HONOLULU (HawaiiNewsNow) - Many people in Hawaii rely on Social Security checks to make ends meet. As of 2010, there were 227,914 Social Security recipients statewide.
In January, they and others across the nation are expected to get their first increase in benefits since 2009. Many retirees feel that it's about time.
Wally Landford, 75, walks up the steps outside his home, unwilling to let multiple health issues keep him from enjoying life. He's happy to hear that Social Security beneficiaries like him can expect to see bigger checks come January.
"It makes me feel a helluva lot better," he said. "Not meaning I'll go out and get drunk, but I feel like I can at least pay another bill on time."
The Social Security Administration is expected to announce Wednesday a cost of living adjustment of about 3.5 percent. Senior citizens receiving the average benefit of $1,082 a month would see an additional $37.84.
It would be the first bump since 2009. There was no COLA the past two years, a period when many retirees and disabled people saw their property values fall and investment accounts shrink.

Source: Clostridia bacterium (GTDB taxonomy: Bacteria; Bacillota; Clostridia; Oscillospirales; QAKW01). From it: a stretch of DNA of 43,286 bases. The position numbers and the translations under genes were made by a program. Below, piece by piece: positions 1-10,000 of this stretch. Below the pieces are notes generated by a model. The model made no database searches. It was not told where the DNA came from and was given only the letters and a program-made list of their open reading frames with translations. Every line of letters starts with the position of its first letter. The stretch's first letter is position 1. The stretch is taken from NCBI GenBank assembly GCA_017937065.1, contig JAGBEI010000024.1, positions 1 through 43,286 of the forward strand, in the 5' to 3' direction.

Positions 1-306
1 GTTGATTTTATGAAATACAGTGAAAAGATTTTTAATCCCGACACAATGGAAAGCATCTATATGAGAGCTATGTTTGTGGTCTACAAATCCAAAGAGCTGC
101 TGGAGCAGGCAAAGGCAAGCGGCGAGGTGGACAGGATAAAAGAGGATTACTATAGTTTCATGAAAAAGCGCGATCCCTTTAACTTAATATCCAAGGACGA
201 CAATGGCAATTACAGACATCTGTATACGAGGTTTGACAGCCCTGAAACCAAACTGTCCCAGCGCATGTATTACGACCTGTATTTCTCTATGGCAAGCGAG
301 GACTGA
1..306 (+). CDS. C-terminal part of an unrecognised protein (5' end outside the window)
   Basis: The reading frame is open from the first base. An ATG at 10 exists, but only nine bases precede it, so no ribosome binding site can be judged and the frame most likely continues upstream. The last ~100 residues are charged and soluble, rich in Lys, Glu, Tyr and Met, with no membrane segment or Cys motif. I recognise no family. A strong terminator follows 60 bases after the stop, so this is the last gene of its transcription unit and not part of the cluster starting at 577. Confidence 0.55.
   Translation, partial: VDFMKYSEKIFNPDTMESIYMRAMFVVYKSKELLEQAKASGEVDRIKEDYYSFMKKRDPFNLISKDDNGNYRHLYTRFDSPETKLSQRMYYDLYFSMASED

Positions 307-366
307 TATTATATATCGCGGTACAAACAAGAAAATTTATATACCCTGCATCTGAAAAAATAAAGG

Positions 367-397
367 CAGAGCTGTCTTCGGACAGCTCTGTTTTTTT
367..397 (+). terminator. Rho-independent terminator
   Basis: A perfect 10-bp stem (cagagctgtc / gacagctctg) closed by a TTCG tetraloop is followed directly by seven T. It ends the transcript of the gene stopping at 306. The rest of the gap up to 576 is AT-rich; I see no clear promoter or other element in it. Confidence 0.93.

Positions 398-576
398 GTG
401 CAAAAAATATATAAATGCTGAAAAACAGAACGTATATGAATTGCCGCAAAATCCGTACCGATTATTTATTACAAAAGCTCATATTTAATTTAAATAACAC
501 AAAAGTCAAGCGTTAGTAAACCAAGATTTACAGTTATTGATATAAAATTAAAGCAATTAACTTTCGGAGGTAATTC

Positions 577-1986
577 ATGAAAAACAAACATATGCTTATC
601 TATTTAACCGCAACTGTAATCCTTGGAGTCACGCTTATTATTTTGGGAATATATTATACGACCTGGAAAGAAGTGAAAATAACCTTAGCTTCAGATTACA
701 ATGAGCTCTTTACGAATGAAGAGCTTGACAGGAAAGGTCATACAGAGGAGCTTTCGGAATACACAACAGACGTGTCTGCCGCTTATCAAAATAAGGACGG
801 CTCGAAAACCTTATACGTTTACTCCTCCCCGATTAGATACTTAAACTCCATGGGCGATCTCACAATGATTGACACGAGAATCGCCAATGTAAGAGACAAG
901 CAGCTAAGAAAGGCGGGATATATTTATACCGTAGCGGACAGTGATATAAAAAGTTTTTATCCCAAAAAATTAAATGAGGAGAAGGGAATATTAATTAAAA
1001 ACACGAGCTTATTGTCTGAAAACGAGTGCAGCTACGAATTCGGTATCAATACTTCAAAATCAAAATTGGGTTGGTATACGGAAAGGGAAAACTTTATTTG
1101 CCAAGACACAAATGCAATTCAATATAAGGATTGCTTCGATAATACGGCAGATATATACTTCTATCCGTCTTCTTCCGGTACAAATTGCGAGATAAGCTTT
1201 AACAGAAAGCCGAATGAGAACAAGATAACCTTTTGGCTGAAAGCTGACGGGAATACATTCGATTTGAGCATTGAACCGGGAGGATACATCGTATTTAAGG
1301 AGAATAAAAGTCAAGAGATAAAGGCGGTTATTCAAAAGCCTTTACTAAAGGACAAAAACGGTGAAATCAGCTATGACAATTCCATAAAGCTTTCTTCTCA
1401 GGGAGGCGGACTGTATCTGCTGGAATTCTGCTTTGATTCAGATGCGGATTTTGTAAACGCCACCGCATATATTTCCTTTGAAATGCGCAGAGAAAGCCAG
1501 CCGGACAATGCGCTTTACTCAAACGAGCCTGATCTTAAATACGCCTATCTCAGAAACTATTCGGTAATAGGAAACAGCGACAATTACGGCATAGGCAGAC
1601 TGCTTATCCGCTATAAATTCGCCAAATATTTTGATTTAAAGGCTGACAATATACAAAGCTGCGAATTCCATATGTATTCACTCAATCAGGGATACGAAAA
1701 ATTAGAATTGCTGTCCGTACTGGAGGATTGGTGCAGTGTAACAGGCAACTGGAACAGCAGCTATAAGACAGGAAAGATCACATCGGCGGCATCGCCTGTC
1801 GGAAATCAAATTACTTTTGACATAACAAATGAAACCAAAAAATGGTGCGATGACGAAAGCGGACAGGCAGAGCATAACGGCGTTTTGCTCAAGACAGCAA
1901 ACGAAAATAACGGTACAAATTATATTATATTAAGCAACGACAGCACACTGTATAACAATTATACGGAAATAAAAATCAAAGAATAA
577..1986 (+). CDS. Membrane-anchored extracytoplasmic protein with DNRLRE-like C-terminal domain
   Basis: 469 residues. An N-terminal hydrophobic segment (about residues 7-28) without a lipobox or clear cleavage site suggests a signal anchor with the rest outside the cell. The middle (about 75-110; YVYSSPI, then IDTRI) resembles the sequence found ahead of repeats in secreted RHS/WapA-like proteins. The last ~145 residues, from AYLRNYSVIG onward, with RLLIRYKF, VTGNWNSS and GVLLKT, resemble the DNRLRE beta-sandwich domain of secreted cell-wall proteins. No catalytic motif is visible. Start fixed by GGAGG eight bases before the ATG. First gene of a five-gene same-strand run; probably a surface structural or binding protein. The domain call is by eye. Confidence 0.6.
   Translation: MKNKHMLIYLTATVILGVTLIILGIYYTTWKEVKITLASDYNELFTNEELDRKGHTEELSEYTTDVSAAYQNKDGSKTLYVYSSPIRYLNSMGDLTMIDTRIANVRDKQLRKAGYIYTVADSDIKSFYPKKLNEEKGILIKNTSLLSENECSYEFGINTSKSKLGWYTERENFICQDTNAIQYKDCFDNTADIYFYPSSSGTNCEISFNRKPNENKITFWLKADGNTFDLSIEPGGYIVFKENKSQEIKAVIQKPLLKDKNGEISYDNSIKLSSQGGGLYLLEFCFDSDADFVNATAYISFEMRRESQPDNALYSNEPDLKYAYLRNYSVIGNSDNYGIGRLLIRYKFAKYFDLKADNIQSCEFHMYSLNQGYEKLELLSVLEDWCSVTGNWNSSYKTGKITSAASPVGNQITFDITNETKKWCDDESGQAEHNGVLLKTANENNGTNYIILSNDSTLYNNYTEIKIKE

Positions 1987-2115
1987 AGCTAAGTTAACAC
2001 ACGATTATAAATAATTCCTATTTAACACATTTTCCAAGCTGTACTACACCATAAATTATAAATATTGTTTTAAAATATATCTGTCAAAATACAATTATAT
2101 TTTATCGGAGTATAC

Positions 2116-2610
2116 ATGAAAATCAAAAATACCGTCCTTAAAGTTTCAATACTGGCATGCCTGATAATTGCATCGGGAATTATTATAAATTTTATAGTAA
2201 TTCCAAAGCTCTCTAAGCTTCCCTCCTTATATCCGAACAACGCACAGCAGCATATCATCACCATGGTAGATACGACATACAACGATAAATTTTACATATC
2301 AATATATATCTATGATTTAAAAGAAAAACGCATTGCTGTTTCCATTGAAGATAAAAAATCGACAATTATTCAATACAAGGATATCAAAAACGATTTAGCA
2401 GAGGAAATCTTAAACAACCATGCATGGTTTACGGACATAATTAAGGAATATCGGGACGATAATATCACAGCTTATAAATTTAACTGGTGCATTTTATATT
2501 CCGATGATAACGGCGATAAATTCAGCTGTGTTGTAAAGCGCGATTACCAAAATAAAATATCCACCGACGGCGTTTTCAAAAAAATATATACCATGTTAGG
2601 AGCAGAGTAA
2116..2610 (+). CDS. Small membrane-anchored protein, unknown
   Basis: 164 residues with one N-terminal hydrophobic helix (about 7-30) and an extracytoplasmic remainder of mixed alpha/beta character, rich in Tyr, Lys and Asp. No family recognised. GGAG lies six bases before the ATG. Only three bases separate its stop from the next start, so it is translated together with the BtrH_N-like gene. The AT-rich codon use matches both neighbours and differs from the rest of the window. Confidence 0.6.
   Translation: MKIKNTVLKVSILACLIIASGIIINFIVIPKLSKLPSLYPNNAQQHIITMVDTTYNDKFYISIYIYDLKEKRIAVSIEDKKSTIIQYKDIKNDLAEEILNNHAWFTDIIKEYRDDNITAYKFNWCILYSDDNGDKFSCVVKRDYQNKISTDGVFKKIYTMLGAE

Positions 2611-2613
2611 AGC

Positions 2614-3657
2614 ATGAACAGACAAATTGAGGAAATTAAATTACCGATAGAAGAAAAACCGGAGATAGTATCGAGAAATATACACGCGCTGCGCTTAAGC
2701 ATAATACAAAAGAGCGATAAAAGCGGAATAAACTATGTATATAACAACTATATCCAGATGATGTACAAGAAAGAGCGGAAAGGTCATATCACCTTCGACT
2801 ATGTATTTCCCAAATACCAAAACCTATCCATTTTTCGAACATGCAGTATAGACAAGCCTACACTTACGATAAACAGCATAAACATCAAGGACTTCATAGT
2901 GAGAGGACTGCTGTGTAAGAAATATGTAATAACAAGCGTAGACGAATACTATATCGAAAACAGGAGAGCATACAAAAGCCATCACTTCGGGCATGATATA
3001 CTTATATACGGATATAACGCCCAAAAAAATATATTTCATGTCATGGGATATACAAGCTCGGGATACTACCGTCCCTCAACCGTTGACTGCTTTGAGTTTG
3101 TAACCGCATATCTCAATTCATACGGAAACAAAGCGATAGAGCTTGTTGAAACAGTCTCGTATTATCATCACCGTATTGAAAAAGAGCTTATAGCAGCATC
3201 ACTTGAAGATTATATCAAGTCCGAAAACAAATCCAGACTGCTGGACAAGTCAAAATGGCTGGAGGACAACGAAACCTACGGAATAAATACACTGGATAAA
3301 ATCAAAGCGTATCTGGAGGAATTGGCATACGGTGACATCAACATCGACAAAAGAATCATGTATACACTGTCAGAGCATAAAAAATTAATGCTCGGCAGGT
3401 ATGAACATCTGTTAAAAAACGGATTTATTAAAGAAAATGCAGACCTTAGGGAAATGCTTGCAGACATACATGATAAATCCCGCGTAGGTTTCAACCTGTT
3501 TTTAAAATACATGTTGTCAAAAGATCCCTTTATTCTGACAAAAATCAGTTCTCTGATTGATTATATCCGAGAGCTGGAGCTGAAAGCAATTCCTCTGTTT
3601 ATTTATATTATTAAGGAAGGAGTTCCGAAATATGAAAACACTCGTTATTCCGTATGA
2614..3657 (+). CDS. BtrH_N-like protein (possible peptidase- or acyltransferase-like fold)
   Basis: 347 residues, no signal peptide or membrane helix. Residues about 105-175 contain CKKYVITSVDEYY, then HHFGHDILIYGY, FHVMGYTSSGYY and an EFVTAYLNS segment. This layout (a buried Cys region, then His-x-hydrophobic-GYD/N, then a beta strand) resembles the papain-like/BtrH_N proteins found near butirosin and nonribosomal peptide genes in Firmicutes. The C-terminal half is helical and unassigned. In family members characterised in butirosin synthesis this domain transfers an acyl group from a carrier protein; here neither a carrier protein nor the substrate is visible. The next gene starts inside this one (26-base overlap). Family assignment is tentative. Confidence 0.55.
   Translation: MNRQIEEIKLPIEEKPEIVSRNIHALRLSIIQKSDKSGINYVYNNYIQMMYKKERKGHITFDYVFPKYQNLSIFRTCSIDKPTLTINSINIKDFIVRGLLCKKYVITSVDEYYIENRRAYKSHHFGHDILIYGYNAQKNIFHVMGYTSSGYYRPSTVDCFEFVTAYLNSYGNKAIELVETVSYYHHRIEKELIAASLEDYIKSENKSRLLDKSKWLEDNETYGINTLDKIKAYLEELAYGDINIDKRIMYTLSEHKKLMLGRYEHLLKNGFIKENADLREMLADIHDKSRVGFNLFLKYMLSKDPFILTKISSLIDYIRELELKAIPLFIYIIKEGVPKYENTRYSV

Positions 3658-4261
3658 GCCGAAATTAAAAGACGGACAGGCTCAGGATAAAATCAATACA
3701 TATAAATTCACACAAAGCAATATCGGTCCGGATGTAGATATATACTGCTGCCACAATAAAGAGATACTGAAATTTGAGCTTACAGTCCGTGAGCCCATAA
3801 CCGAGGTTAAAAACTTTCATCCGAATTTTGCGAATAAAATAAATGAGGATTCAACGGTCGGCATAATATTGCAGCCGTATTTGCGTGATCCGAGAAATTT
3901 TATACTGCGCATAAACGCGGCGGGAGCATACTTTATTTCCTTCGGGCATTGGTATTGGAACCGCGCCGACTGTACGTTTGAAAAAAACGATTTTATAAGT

"It was getting tighter," Landford said. "I was in the process of looking at ways of re-financing my home to get a little bit more money in the bank."
Landford, who retired after more than two decades with the state, says he's lucky because his children do look out for him. But it's still not easy. He says his out-of-pocket medical expenses run about $300 a month.
"You know, you cut here, you cut there," he said. "Sometimes you take the cheaper medication and you don't know whether that works or not."
Officials say some of the Social Security increase may be lost to higher Medicare premiums.
"It's kind of scary," Landford said. "The whole thing that's going on now in Washington is frightening, not only to myself I imagine, but a lot of people."